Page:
Despite the immense interest expressed by PM Imran Khan for the revival of agriculture, the budget has missed more areas than it mentions. For example, farmers demand revamping of research. The budget seems to have completely missed it.
The cotton crisis has taken space in the national debate in the last few years and its dip to an exceptionally low level had rekindled hopes, egged by official responses, that the government was determined to revive cotton glory. The budget document has completely ignored the subject. Rather, it allowed cotton fibre import, hurting revival prospects.
Conceptually, the exercise looks like an extension of the prime minister’s “Transformational Plan for Agriculture Revival” being executed since 2019. The government attributes last year’s performance of crops to this plan, discounting the role of weather that all experts think played a crucial role. They, however, do give credit to the plan for improving the political economy of wheat and sugarcane.
Can the paltry figure of Rs12bn, out of the total layout of Rs8.4tr, sustain the sector let alone revive it?
The finance minister’s speech carried Rs12 billion allocations for the sector from which locust attacks and food security would receive Rs1bn. About Rs2bn are allocated for productivity enhancement, another Rs1bn for oil (crop) cultivation — reads olive initiative — and Rs3bn have been set aside for watercourses improvement. Can this paltry figure, out of the total layout of Rs8.4 trillion, even sustain the sector, let alone revive it?
This is a question that would haunt the sector for the next entire year. On the development expenditure sheet, Rs77bn are shown under the agriculture sector head. Last year, this figure was Rs99bn and actual expenditures shown for last year were Rs82bn. So, the allocation for this year is Rs5bn less than what has actually spent on the sector — hardly a propitious sign for sectoral revival. Will a small amount be able to ensure 3.5 per cent for the sector during the next 12 months? Probably not.
Khalid Khokhar of Pakistan Kissan Ittehad, however, is happy that the prime minister’s last-minute intervention has saved farmers from the general sales tax on all inputs, which could have added to the cost of production correspondingly and further destroyed the sector. It was being levied under pressure from the International monetary fund but the prime minister intervened at the last moment to save the day for farmers and farming. However, Mr Khokha is unhappy because nothing is done for research despite the consensus demand by the farming community. With determination and money both missing, not only is revival impossible, sustainability is questionable as well. Not a good sign for the sector.
Farmers are taxpayers too
Vice President, Sindh Abadgar Board
“Agriculturists should be acknowledged as income taxpayers by the federal government. We are paying income tax and are part of the tax net but are not accordingly acknowledged which is why we don’t get concessions that are available to other taxpayers. Taxpaying farmers should also be issued national tax numbers like others.”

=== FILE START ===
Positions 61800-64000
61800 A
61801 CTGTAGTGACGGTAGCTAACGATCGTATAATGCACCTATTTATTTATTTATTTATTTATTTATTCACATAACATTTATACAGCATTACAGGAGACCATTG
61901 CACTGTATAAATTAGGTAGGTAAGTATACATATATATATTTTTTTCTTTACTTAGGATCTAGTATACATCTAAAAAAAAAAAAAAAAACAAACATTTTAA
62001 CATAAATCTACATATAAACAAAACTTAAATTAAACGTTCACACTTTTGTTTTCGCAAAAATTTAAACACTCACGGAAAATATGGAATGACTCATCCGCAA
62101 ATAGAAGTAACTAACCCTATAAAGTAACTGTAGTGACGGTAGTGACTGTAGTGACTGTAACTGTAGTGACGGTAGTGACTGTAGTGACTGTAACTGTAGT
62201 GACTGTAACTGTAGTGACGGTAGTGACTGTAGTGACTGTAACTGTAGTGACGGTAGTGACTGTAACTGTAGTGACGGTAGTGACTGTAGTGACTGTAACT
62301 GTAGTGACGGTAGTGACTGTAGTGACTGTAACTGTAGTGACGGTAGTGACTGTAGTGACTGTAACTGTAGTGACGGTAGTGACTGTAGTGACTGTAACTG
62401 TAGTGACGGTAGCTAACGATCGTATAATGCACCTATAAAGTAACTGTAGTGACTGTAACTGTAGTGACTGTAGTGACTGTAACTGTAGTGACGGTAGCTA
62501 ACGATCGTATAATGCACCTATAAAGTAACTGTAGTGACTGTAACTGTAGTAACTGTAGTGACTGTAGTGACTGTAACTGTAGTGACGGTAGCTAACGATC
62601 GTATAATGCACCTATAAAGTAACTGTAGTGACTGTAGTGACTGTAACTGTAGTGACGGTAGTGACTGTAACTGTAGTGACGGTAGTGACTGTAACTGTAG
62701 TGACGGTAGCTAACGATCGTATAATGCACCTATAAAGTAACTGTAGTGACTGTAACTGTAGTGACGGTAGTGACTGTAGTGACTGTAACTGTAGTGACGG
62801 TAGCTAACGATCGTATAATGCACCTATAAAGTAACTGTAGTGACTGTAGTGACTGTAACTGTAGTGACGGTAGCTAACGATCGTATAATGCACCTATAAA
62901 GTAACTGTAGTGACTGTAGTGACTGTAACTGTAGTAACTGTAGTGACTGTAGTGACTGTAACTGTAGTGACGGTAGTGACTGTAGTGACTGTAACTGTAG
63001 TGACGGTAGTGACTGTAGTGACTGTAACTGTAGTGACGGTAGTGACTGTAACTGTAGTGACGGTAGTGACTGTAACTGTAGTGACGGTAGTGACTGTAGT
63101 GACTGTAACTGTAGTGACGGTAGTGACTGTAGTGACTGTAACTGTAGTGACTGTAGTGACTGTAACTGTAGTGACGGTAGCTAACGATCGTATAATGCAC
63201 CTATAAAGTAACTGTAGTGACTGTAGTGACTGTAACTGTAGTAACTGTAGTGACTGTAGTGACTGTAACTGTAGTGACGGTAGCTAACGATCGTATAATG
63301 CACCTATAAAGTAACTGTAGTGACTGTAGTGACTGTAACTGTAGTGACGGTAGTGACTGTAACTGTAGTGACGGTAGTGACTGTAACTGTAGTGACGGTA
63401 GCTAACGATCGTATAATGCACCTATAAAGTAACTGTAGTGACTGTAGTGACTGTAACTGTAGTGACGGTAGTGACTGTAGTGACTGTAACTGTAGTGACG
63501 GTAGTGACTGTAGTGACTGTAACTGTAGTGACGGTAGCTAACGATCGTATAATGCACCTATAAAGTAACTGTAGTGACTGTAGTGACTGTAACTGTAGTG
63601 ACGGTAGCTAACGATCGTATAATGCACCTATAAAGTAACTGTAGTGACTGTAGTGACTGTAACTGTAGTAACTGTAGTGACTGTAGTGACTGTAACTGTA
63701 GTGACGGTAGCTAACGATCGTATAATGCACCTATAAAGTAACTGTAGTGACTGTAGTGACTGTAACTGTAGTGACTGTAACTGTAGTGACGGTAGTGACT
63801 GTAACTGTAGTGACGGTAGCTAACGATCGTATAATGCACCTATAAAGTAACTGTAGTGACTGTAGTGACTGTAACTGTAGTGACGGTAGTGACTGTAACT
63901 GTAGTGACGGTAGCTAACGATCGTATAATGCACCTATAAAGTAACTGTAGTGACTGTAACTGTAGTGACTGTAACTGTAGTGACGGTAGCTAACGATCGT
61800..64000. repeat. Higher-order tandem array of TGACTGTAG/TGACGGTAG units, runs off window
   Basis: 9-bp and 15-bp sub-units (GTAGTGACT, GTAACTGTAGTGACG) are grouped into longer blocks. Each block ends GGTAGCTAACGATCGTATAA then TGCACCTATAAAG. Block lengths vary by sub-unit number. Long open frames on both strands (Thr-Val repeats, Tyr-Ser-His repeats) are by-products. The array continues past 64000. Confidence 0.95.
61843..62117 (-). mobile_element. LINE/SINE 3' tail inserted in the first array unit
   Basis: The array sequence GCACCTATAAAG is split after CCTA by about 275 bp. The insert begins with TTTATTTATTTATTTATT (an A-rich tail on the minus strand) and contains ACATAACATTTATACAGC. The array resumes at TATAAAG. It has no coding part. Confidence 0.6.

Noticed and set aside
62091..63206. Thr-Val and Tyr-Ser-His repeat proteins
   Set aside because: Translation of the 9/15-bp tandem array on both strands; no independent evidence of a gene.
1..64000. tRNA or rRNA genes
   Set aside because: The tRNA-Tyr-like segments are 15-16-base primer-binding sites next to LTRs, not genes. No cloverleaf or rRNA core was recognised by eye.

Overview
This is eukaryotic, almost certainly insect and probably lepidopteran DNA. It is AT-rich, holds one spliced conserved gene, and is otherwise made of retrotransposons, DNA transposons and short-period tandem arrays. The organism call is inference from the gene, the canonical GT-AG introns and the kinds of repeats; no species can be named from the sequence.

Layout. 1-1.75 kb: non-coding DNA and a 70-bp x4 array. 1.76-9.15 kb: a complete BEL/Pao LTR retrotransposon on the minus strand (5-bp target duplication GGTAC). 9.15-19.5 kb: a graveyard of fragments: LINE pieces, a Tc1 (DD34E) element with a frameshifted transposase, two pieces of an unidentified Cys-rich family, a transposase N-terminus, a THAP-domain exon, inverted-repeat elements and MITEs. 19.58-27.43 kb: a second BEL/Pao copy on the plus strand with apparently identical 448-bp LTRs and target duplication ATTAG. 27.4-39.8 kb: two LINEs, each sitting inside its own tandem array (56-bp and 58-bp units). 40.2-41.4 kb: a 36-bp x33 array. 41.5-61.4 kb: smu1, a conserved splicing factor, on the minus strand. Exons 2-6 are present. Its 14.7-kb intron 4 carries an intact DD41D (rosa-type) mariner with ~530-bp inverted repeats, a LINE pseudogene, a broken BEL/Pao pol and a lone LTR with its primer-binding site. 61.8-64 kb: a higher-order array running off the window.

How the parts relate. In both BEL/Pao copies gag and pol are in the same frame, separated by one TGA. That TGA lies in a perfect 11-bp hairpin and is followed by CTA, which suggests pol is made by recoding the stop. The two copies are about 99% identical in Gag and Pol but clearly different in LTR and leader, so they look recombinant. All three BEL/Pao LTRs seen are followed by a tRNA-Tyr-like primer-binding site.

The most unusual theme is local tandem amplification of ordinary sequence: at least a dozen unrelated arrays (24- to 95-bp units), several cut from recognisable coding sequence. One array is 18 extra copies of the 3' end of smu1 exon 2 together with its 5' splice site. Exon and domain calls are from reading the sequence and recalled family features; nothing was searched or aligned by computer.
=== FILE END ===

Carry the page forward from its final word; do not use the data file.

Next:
He emphasised the need for the announcement of support prices for major crops by the government. “Crops’ support prices are announced in many countries. We are failing in this,” he said. He added cotton crop has badly suffered as farmers don’t get adequate price for their produce.
He said support prices should be announced before the sowing period as it serves as a temptation for farmers. He maintained that cotton production dropped to 5.7 million bales last year. “It is a serious decline which government should take note of.”
He proposed that to reduce the import bill on edible oil, the government should allocate subside for oilseed crops especially sunflower which has been a success in Sindh in the backdrop of 2010 but then started recording a decline in acreage and production. — Mohammad Hussain Khan
Agri blueprint missing
Aamer Hayat Bhandara
Head of Agriculture Republic
“Though appreciating the performance of the agriculture sector during odd times last year, the federal budget 2021-22 fails to give a blueprint for ridding the farm sector of constraints marring its improvement. We’ve been expecting a serious plan for the cotton crop, which plays a vital role in the national economy yet its acreage and yield are rapidly on the decline for successive years for multiple reasons, but it couldn’t even get mentioning in the budget speech. A petty amount has been allocated for mechanised farming without knowing how many and what kind of machines are needed as the last agriculture census had been conducted in 2004. Climate-smart agriculture has also been ignored though it is the worst-hit sector because of climate change. Contrary to the finance minister’s claim, heavy rainfall had affected the crops more than locusts last year. The budget does talk of improving livestock breed and productivity but offers nothing for the feed and health of animals though, if taken care of, these two factors alone may double milk and meat production within a year. No plan has been given to develop fruit and vegetable value chains close to fields for curtailing post-harvest losses and checking migration of labour from rural to urban centres in search of livelihoods.” —Amjad Mahmood
Published in Dawn, The Business and Finance Weekly, June 14th, 2021